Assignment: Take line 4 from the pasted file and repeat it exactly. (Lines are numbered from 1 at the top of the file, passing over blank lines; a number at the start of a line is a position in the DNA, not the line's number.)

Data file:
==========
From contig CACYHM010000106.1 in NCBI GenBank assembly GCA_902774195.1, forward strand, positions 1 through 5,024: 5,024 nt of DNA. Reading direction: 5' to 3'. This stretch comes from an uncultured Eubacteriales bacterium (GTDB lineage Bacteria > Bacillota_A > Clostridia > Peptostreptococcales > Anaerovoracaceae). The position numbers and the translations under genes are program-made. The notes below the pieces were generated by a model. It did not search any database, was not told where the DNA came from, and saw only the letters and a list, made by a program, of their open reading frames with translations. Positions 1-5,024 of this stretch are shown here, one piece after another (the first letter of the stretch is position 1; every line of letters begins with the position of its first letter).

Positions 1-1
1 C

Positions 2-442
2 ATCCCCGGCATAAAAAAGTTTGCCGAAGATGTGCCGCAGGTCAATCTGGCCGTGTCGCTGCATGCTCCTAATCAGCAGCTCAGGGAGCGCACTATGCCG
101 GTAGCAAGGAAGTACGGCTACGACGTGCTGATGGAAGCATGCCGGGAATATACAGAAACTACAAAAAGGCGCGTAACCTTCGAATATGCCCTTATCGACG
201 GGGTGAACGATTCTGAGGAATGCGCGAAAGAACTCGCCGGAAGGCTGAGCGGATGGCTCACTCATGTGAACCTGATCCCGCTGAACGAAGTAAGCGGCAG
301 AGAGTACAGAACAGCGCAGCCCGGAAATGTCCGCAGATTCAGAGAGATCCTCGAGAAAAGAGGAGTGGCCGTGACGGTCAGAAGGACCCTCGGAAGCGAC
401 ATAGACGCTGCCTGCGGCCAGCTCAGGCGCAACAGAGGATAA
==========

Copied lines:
Positions 2-442